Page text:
One of my favorite periods for new musical discoveries in my life was the mid-to-late '80s. It was just after I'd grown sick of hardcore punk and wanted something deeper. Inspired by my first Butthole Surfers gig to explore more adventurous and forward thinking music, I started listening to WFMU DJs other than Pat Duncan. Thanks to the connections I had there, I also started hanging out there regularly and getting to know the DJs I liked. God, I learned so much from them. Irwin Chusid turned me on to the Godz, William Berger introduced me to Krautrock, and on my own I discovered the Silver Apples and avant-garde jazz. One artist in particular stood out in that genre for me: Sun Ra, the Man From Outer Space.
From the first time I heard his strange music and read liner notes which claimed he was born on Saturn, I knew this was no ordinary cat even in free jazz! This was music that would have scared the daylights out of me if I'd heard it when I was ten years younger. But I was now grown up and no longer scared of what awaited me in the unknown. Not long after I began working my way through the Sun Ra section of WFMU's massive record library, a one-hour documentary about Ra and his Arkestra called "Making A Joyful Noise" aired on my local PBS channel. I taped it and watched it back over and over again, gripped both by its music and his unique philosophical musings and ramblings throughout the whole thing. And then, at the height of this burst of Ra-mania, I got the word that he was bringing his band to New York's Central Park for a free outdoor show on June 20, 1987. The timing could not have been more perfect for me to bear witness to one of the most extraordinary concerts I have ever had the pleasure of experiencing.
(As an avid collector of bootlegs, I am always seeking out recordings of certain shows I happened to be in attendance at over the years. It just so happens that there is a partial recording available online of the very show I'm about to detail. I strongly suggest you begin streaming it now, before you read further.)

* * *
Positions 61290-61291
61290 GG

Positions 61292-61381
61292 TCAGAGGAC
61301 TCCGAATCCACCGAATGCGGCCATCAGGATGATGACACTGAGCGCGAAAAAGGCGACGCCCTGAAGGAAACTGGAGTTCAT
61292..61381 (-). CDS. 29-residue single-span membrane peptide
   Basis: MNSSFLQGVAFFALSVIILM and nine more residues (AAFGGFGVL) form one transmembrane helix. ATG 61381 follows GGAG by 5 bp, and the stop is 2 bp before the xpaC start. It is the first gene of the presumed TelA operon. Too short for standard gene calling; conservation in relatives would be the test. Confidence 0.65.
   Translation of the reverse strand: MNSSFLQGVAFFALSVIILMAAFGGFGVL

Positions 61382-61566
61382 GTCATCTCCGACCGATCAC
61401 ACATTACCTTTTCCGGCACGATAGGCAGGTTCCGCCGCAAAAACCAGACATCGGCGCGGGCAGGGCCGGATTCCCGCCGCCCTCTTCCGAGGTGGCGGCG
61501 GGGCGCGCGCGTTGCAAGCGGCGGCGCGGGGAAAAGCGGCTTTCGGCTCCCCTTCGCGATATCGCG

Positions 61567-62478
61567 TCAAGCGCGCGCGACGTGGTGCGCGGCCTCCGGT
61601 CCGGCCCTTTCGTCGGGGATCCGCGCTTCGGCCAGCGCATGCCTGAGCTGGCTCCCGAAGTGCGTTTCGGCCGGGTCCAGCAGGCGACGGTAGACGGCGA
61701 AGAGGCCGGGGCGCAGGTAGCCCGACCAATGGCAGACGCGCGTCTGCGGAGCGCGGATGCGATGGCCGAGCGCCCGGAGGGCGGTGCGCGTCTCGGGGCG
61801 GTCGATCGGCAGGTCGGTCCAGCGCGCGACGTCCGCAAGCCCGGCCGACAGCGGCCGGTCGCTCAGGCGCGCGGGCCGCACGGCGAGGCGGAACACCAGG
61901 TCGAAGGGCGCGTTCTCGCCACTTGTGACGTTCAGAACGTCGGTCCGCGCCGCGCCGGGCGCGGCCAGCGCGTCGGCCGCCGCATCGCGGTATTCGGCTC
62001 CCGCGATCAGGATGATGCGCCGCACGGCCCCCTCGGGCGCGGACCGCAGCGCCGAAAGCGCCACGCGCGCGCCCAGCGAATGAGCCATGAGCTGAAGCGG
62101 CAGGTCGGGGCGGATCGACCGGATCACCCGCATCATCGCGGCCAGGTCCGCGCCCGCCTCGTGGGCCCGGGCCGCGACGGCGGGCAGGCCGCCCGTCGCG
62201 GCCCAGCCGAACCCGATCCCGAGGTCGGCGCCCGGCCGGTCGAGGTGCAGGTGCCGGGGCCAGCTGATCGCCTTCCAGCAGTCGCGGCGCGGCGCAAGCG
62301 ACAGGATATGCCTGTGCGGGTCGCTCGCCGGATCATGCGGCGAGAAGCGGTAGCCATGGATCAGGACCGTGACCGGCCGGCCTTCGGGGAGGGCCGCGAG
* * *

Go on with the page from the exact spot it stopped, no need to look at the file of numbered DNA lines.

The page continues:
Things started with the Arkestra making their way onto the stage, all of them dressed in shiny, colorful robes. They immediately started into a long spell of joyful improvisation. It was hard for me not to get swept up in their happy cacophony, even as I began to notice that Sun Ra himself hadn't bothered to take the stage yet. The jam ebbed and flowed a bit before building to a loud, blaring crescendo led by Marshall Allen's saxophone squalls. And then... and then... June Tyson started to sing.
June Tyson was a fucking goddess. A powerhouse of a woman who should've been given much more to do with her voice in Ra's scheme of things. No sooner did she open her mouth than the crowd began to erupt in a sea of gasps. Her voice was so soulful and deep it was unreal. Soon everyone was moving and grooving and clapping their hands as she sang, "Outer space is such a lovely place, all spic-and-span, all lovely and grand..." Her lyrics were an open invitation to follow her to all the ends of the earth. Believe me, I would have done so immediately, without a second thought. Alas, she only sang that one song, then exited. Had she continued to sing for the next two hours, I would have stayed for every last note and not even cared if Ra never emerged.